Fully Dimmable? Partly ENraged.
I have just returned from another Fabulous Las Vegas Lightfair - the biggest annual lighting trade show in the US. Three years ago I returned from Lightfair on a rampage. It seemed that everyone was showing off their "new" LED product, and every one of those products was failing at everything that matters to lighting designers: glare, color, flicker... Then last year I saw improvement. The story wasn't just, "hey we have LED" but rather, "our LED is better because of its color" and "we have improved the optics by..." Thank goodness the manufacturers have continued this trend. There were some LED products that actually made me hopeful. BUT...
This year my favorite question to ask became, "What do you mean by that?"
I was repeatedly told, "Our LED fixture is fully dimmable." If someone says something is fully dimmable, I think that should mean FULLY dimmable, as in it can dim from zero to 100% without flickering and can be switched on or off at any point along that dimming curve without flickering. We are NOT there yet, folks. None of the products I saw had that capability. None of them. But I was told at least 20 times that various products were fully dimmable.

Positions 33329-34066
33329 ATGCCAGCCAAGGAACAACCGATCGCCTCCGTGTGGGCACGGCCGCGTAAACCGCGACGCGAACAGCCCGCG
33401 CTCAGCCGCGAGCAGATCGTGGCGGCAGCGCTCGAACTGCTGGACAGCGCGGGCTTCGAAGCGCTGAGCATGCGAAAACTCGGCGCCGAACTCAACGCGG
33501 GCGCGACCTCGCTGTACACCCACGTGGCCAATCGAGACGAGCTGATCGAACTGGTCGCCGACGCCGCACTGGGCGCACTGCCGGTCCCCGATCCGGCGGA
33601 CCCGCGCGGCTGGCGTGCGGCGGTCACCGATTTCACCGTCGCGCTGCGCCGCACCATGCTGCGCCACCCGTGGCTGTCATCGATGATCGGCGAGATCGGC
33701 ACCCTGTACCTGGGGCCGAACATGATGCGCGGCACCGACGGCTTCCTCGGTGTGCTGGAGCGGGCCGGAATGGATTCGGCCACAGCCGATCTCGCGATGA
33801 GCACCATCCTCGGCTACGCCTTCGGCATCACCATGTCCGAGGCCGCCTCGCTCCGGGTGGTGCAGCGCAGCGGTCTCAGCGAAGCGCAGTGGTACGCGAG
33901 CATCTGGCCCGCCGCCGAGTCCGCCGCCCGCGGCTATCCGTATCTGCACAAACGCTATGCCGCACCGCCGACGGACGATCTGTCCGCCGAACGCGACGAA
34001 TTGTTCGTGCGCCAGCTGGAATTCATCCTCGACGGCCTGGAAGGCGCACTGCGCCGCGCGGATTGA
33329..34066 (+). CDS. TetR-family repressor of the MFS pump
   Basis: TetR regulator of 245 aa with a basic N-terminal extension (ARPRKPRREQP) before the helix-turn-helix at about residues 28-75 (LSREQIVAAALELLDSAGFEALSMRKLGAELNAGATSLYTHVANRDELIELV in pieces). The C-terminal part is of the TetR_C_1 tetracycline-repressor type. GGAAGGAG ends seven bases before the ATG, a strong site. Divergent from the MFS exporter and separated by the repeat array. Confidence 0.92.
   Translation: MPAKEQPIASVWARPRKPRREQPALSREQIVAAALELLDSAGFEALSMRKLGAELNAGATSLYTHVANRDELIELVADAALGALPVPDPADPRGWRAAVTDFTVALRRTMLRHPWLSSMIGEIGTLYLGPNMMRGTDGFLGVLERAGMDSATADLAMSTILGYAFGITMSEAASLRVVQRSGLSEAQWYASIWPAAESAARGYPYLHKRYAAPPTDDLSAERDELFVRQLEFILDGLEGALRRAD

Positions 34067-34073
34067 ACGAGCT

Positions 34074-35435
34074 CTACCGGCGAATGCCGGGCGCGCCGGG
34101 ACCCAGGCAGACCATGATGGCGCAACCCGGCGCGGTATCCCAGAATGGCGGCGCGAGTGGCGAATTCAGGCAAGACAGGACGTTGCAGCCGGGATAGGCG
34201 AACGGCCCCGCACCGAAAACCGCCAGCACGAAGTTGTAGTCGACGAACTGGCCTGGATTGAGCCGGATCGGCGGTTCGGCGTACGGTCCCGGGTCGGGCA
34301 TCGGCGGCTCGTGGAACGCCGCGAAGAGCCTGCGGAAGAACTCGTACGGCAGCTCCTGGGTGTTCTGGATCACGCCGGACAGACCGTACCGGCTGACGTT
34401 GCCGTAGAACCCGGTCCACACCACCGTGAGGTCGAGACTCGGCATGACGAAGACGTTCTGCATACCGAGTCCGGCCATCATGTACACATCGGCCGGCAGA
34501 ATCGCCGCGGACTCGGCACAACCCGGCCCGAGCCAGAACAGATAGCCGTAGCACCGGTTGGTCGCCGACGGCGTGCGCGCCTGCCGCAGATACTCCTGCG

What does that mean?
Sometimes they meant the product would dim down to only 10% before turning itself off or beginning to flicker. In the best case scenario they meant it would dim to 1% and then off. I know that is close to full dimming and most of the time that is good enough. But that is fluorescent dimming at its best. That is not equivalent to incandescent dimming. The language with fluorescent dimming has always been 10%, 5%, 1%. I don't recall it being described as fully dimmable. I don't think LED should be described as fully dimmable yet, either. But I am still hopeful it will get there. Don't settle for less. And don't forget to ask, "What do you mean by that?" until fully dimmable truly means fully dimmable!
5/16/2012 03:46:56 am
Thanks, for helping me fight this fight!! Don't try to trick us with fancy marketing works, if you claim a product will do something, it better do it. It's like saying a used car it "perfect", except for the dents, faded paint and leaking oil.
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Lisa J. Reed, lighting designer and Principal at Envision Lighting Design, LLC